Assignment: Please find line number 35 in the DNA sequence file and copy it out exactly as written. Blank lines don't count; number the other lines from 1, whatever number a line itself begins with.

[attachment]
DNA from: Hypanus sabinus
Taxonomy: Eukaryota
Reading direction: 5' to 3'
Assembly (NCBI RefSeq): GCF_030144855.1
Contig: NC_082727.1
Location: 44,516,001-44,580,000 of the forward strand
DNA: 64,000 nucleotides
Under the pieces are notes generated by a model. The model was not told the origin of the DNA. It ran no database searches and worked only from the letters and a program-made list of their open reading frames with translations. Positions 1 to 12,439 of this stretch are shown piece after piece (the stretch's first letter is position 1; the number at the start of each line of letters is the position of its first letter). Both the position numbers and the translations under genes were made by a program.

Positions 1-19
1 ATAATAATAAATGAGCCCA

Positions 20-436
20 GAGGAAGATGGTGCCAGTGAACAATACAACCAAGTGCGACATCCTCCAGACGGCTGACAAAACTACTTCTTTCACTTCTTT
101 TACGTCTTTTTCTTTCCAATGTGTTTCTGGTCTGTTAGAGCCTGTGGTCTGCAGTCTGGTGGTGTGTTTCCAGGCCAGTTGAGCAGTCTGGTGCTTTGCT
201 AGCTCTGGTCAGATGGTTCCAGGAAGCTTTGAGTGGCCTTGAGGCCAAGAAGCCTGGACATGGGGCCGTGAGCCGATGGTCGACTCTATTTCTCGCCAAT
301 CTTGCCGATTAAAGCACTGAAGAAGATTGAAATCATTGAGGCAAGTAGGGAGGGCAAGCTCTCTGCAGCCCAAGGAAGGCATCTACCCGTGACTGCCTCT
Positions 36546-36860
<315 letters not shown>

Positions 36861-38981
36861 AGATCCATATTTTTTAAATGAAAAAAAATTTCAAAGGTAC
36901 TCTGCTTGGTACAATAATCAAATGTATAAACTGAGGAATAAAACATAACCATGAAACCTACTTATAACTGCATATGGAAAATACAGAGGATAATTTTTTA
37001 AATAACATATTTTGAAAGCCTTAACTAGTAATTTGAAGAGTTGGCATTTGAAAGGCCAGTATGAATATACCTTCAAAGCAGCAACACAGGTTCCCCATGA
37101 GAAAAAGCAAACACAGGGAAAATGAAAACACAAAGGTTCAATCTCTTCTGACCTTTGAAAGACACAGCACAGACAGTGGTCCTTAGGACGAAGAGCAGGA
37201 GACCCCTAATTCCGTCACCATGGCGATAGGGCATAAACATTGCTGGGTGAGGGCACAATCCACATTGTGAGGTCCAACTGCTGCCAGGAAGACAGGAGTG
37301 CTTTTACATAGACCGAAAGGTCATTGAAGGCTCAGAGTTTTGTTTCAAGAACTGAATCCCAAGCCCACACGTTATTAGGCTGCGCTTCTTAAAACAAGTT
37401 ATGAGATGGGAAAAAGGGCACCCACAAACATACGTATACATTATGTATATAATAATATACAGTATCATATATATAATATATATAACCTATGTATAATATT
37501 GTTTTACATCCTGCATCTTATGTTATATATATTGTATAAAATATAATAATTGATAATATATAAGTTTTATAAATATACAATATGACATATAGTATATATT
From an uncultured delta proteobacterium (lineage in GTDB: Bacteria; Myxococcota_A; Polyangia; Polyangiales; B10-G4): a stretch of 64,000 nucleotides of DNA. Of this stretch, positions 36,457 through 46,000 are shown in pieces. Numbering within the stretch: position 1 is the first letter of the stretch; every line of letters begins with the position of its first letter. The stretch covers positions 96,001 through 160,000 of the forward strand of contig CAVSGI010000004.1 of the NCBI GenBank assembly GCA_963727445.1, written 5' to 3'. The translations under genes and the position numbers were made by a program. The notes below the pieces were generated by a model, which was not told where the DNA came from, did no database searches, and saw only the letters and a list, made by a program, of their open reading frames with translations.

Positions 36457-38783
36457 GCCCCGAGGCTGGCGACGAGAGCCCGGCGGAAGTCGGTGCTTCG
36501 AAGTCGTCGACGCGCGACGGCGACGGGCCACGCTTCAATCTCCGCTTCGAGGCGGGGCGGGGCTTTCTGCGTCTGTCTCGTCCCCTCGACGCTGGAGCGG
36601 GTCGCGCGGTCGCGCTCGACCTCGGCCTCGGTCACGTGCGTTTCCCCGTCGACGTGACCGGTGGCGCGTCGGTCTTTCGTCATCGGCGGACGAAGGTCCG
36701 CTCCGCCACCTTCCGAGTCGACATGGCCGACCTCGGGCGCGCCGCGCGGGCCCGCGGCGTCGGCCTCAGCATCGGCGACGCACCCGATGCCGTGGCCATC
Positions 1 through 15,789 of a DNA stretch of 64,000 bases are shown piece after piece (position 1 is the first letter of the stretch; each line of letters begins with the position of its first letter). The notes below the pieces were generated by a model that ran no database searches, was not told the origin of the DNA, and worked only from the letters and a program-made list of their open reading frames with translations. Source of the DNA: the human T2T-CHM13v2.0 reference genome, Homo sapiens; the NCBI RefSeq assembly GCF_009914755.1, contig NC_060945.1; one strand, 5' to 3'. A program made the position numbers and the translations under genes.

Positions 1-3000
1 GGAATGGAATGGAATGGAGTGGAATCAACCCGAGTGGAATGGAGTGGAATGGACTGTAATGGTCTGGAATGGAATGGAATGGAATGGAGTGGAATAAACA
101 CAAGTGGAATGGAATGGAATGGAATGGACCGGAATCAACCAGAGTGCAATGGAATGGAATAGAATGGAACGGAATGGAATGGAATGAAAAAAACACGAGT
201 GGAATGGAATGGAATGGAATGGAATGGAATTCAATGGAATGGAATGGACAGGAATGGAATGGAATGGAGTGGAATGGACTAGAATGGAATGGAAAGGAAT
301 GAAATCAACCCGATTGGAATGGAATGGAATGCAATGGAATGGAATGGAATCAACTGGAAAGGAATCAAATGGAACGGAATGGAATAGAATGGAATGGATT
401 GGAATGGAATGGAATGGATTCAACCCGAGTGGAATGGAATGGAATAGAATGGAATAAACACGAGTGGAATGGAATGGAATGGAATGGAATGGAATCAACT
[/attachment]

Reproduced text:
1 GGAATGGAATGGAATGGAGTGGAATCAACCCGAGTGGAATGGAGTGGAATGGACTGTAATGGTCTGGAATGGAATGGAATGGAATGGAGTGGAATAAACA